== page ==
James Harden is helping Clippers reach championship potential with these surprising changes to his game

The James Harden trade didn’t get off to a promising start for the Clippers, but that feels like an eternity ago.

After losing six straight games following the trade, Los Angeles has been one of the hottest teams in the NBA, winning 13 of its last 16, including eight straight. This stretch has seen the Clippers go from 13th in the Western Conference standings to fifth.

While Kawhi Leonard, who is quietly looking like a superstar again, has been the driving force in LA’s recent success, Harden has also been doing his thing. He’s been good for 18.0 points and 8.4 assists per game on 48.4 percent shooting since head coach Tyronn Lue said he was “doing too much to try to fit in.”

Has something in particular sparked this version of Harden? Let’s take a closer look.

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How James Harden is helping Clippers reach championship potential

Harden has long been one of the most ball-dominant players in the NBA. The ball didn’t stick nearly as much in his hands in Philadelphia as in his peak days in Houston, but his usage rate — an estimate of plays used by a player when they’re on the court — has plummeted to 19.3 percent with the Clippers, the lowest mark of his career.

The big change fueling that number: Harden is generating more of his offense off-ball.

You have to go back to Harden’s early Rockets days to find the last time he wasn’t generating almost all of his own offense. He’s still not much of a cutter, but he is spotting up much more this season than he did last season.

According to NBA.com, Harden is up to 2.4 catch-and-shoot 3s per game with the Clippers. That still pales in comparison to the likes of Klay Thompson, Stephen Curry and Paul George, but it’s the most he has averaged since 2015-16. He’s been very good at it as well, knocking down a sizzling 43.1 percent of those opportunities.

Harden was turning down good looks when he first joined the Clippers. Since then, he’s become more willing to let it fly, which has eased his fit next to Leonard and George.

That’s not to say Harden is now an off-ball player, because he’s most certainly not.

There still aren’t many players in the league who score in isolation at the frequency Harden does. It’s Luka Doncic, Zion Williamson, Jayson Tatum and then him. He runs more pick-and-rolls than anyone else on the Clippers, too. The difference is he’s not relying quite as much on one-on-one scoring as he did with the 76ers and he’s leaning more on pick-and-rolls.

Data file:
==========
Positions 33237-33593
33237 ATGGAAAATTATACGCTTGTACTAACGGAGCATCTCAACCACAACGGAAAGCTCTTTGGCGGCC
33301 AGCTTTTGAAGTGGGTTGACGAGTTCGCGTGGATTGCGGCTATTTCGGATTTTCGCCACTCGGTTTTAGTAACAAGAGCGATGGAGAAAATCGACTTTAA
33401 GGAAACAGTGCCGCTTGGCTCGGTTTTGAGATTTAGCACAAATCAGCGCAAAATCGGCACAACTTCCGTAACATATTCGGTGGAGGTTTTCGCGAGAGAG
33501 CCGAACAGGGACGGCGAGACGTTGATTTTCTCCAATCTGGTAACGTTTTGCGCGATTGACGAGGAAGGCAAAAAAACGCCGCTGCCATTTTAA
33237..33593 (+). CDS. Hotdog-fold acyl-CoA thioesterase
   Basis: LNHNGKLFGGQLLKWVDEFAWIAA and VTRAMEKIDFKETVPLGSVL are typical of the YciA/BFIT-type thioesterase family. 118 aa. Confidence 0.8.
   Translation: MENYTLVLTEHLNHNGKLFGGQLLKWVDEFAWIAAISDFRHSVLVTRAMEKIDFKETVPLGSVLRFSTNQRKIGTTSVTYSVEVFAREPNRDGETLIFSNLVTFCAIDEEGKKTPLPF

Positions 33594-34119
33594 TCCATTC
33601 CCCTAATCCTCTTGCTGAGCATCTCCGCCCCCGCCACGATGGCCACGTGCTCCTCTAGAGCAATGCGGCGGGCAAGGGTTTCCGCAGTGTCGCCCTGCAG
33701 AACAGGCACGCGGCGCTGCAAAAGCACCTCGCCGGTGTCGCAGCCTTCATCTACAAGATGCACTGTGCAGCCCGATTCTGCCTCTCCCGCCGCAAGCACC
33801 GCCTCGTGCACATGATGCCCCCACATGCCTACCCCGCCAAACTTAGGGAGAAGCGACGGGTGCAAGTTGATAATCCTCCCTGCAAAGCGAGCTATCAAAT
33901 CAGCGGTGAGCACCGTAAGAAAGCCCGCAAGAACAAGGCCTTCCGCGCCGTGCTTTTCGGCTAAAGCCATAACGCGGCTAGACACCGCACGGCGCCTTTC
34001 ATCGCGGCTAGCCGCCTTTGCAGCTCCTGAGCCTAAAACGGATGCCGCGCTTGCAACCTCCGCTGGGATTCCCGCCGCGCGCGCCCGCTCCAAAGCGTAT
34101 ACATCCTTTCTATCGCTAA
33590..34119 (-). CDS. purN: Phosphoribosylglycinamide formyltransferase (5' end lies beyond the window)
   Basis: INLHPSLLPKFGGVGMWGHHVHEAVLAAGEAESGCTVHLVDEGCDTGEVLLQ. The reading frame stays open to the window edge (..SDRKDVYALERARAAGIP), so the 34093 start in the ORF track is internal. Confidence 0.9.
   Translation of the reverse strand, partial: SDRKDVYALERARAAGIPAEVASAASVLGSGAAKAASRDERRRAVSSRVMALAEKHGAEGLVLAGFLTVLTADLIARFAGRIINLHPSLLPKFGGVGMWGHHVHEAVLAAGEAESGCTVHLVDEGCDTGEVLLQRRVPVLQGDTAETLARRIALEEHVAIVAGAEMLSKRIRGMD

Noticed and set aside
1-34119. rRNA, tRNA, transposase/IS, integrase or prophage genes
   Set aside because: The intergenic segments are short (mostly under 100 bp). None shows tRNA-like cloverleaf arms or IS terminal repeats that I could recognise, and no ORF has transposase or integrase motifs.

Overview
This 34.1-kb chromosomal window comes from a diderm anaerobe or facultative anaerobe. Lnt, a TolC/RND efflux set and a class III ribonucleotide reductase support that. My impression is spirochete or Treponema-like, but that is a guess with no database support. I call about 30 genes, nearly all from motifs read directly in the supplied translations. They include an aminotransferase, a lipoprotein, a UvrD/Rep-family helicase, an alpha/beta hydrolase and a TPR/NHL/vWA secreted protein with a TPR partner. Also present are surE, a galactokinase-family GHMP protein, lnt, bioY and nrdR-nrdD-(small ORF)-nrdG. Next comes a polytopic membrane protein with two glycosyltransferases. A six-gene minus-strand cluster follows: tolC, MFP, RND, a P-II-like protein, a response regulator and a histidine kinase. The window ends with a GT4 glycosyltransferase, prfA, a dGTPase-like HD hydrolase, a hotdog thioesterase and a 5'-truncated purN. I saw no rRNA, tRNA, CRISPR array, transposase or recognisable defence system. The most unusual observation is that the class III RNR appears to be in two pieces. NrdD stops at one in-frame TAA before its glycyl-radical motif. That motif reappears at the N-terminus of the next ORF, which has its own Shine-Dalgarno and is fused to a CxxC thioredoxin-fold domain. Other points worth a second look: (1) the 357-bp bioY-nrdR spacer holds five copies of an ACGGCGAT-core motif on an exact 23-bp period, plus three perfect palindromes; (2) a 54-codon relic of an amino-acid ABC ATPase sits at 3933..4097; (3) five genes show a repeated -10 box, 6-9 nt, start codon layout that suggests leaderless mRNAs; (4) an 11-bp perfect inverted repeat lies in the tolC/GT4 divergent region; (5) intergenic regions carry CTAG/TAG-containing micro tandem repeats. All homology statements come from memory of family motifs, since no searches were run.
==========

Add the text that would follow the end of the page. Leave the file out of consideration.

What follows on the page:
Here’s how Harden is generating his scoring this season versus last season:

Letting Harden run pick-and-rolls at the expense of more touches for Leonard and George isn’t necessarily a bad thing. Harden continues to be one of the better pick-and-roll scorers in the NBA, and he’s an elite passer in those situations. He’s always thrived with a rim-running center, so it’s no surprise that he and Ivica Zubac have been carving teams up lately.

Those two are quickly developing some really nice chemistry.

George has always been a high-volume 3-point shooter, but Leonard upping his 3-point attempts has given Harden and Zubac someone else they can kick the ball out to when teams collapse on their pick-and-rolls.

A fun stat for a fun guy: Leonard has connected on 49.3 percent of his catch-and-shoot 3s so far this season. He’s been automatic.

Oh, and by the way: Harden’s isolations tend to get a bad rap these days, but he’s still elite at it. He’s averaging an absurd 1.49 points per isolation possession in a Clippers uniform, which ranks in the 98th percentile in efficiency. He ran circles around the Pacers on Monday night, scoring a season-best 26 points on 13 isolation possessions.

This is, of course, still very much the honeymoon phase for Harden. He was playing at an All-Star level last season, but former 76ers head coach Doc Rivers noticed an almost immediate change when he wasn’t named an All-Star.

“We were the best team in the NBA for a 10-20 game stretch. Obviously, we have Joel [Embiid], Tyrese [Maxey] and Tobias [Harris], but we were because James was being a point guard,” Rivers said.” It’s funny — a coach called me and said, ‘I never thought anyone could get him to do that.’ And he did for a short term.

“If you can keep him in that and not want to chase numbers or the thirst of scoring, then you have a terrific player.”

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The key for Harden will be sustaining this style of play for the rest of this regular season and, most importantly, in the playoffs. There won’t be as much of a spotlight on Harden as long as Leonard and George are healthy, but he can’t be as up-and-down as he has in the past if the Clippers are going to win it all.

For now, Harden deserves credit for the changes he’s made to his game over the last month and change. It’s helped him find his stride and it’s getting the most out of a Clippers team that needs their stars on the same page to reach their full potential.

Source : ESPN.com

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